What would you have advised him to do?
PAYBARAH: I don‘t give politicians advice. I just write about them.
WAGNER: Look, we have John Edwards getting indicted. This is the season of men behaving badly. I think it would be premature to say where the chips are going to end up falling.
SHARPTON: OK. I‘m going to give you the last word after that shot at all men—or at least some men.
Azi, Alex, Matt, thanks for your time.
PAYBARAH: Thank you.
LEWIS: Thank you.
SHARPTON: Paul Ryan‘s radical budget is under attack from Democrats and activists across the country who are vows to fight to safe Medicare. Maryland‘s Ben Cardin is one of those senators, and he joins me next.
And after letting Glenn Beck go, Fox News chief Roger Ailes is looking to hire—you won‘t believe who he‘s interested in.
Stay with us.
SHARPTON: Democrats in Congress have a sharp message for Republicans on the subject of Medicare—we will not give an inch. And some are sending a similar message to the Obama administration.
In a letter to Vice President Biden, five Democratic senators facing reelection next year write, “We wish to identify in advance one proposal that we cannot support in any form—the House-passed plan to dismantle Medicare. For the good of the nation‘s seniors, it must remain off the table.”
But do they expect the Obama White House to listen.
Joining me now is Democratic Senator Ben Cardin of Maryland, one of the five senators to sign that letter to the vice president.
Thank you for joining me, Senator Cardin.
SEN. BEN CARDIN (D), MARYLAND: My pleasure.
SHARPTON: Tell me why you wrote this letter to the vice president. I mean, what was the urgency of you and your colleagues writing the vice president about keep Medicare off the table in his conversations with Republicans?
CARDIN: Well, two major points.
First, it‘s clear to us that the Republicans that are negotiating the budget deal are trying to use the debt ceiling as a way to accomplish their extreme agenda. And secondly, it‘s clear that their proposal that would privatize Medicare and allow our seniors to be subject to the whims of private insurance companies is clearly on the table during these negotiations.
So our point was to make it clear to the vice president that we cannot allow our seniors to be put at risk by redoing the Medicare system and- having them pay a lot more for their health care.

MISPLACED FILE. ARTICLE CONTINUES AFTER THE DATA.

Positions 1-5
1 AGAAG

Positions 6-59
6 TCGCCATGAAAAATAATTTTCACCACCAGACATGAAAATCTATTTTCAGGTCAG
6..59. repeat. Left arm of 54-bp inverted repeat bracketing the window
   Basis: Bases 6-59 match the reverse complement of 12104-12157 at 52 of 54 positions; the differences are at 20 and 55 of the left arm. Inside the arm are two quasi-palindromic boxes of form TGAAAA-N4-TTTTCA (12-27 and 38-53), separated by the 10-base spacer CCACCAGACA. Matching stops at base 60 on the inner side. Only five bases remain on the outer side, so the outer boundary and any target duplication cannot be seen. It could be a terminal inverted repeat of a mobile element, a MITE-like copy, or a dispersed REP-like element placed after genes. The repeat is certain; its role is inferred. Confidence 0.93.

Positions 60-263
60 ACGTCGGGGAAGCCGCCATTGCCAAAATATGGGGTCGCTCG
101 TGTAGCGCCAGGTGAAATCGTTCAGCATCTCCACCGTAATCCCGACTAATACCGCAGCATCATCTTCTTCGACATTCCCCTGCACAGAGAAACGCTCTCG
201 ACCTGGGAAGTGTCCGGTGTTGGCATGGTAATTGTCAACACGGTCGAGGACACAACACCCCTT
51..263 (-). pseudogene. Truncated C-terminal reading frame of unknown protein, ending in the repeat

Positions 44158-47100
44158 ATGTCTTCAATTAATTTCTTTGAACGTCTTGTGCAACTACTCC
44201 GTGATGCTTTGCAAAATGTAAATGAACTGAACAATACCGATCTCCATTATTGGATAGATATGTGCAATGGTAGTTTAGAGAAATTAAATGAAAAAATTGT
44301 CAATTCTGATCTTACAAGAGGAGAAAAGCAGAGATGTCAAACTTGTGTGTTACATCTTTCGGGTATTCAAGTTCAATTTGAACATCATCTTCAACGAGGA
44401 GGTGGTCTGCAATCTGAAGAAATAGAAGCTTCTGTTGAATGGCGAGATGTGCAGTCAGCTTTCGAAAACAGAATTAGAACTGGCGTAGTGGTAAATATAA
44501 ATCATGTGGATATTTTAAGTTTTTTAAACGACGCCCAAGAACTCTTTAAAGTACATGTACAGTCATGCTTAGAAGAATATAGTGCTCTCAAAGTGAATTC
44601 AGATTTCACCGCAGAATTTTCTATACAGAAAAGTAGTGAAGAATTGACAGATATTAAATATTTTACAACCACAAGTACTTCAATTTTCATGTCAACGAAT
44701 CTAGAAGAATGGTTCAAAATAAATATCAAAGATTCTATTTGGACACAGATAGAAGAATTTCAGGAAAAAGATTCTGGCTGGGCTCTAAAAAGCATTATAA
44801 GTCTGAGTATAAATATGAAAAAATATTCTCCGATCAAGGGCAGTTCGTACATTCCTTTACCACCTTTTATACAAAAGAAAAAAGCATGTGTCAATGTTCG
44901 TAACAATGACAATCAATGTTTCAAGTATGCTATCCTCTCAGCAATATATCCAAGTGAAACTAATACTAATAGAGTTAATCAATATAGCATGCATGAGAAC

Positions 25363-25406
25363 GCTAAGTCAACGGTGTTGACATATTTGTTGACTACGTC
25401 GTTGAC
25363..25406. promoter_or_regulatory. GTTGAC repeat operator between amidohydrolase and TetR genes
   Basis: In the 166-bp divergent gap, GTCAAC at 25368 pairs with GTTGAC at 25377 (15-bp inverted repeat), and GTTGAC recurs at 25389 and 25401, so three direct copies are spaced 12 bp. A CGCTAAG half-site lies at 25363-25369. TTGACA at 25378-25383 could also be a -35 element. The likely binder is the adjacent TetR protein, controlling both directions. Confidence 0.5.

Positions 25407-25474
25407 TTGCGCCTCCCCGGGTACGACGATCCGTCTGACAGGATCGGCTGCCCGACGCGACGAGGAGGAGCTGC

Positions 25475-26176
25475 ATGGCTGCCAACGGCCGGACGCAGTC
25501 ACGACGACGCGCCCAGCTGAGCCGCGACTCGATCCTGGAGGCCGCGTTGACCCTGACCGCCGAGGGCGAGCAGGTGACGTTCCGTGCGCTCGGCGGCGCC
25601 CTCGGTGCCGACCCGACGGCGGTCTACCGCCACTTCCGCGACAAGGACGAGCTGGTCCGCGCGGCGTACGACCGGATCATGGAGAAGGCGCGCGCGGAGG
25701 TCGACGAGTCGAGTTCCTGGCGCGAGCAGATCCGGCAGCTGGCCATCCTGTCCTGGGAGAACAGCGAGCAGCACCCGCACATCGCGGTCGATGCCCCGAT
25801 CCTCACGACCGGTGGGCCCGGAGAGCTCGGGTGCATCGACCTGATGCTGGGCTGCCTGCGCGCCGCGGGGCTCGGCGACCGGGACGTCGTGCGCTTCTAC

SHARPTON: Now, the Republicans have begun to say that the problem is not the substance of the Ryan budget plan, but how they have laid it out. I read Paul Krugman today in The Times saying that it‘s really vouchercare.
Is it packaging or is I t really that the substance of what they‘re saying is really bad?
CARDIN: No, it‘s the substance. The Ryan budget would be devastating to our seniors. It would put them at risk. They would pay twice as much as they‘re currently paying for health care. It does nothing to bring down health care costs. All it does is transfer the costs over to our seniors, requiring them to go to private insurance companies. We tried that before Medicare. It didn‘t work. So, no, this is a matter of a policy debate and, clearly, the Republicans are trying to—to change Medicare and using every way they can to get it done.
SHARPTON: Now, some on the left fear that the Republicans may give up on Medicare with a lot of the seniors now showing at the polls in the 26th Congressional District and others they may lose a lot of votes there but they‘re going to try to find more success with Medicaid. Would you have the same position on Medicaid, that that should be off the table and that there should be no giving any ground in terms of Medicaid cuts?
CARDIN: Well we could—I‘m clearly opposed to the block grant proposal of Medicaid. That would not only hurt our seniors in long-term care but our children who are very vulnerable. Look, we‘re all for bringing down healthcare costs. Let‘s not transfer the problems to other peoples. There are ways of reducing costs in Medicare and Medicaid by having better delivery systems. We‘re in support of that. We moved those proposals in the last Congress. So, there are ways that we can save money. But, we‘re absolutely against the way that they want to change Medicare and turn it into a voucher program or change Medicaid and basically tell the states they‘re on their own.
SHARPTON: Now, that‘s an important point. So, you are saying there
are ways to save money. The Democratic position, your position, has not -
does not need to be some ways to bring the cost down, you‘re talking about how we do it and how we protect those that are the beneficiaries of the programs and that need the programs.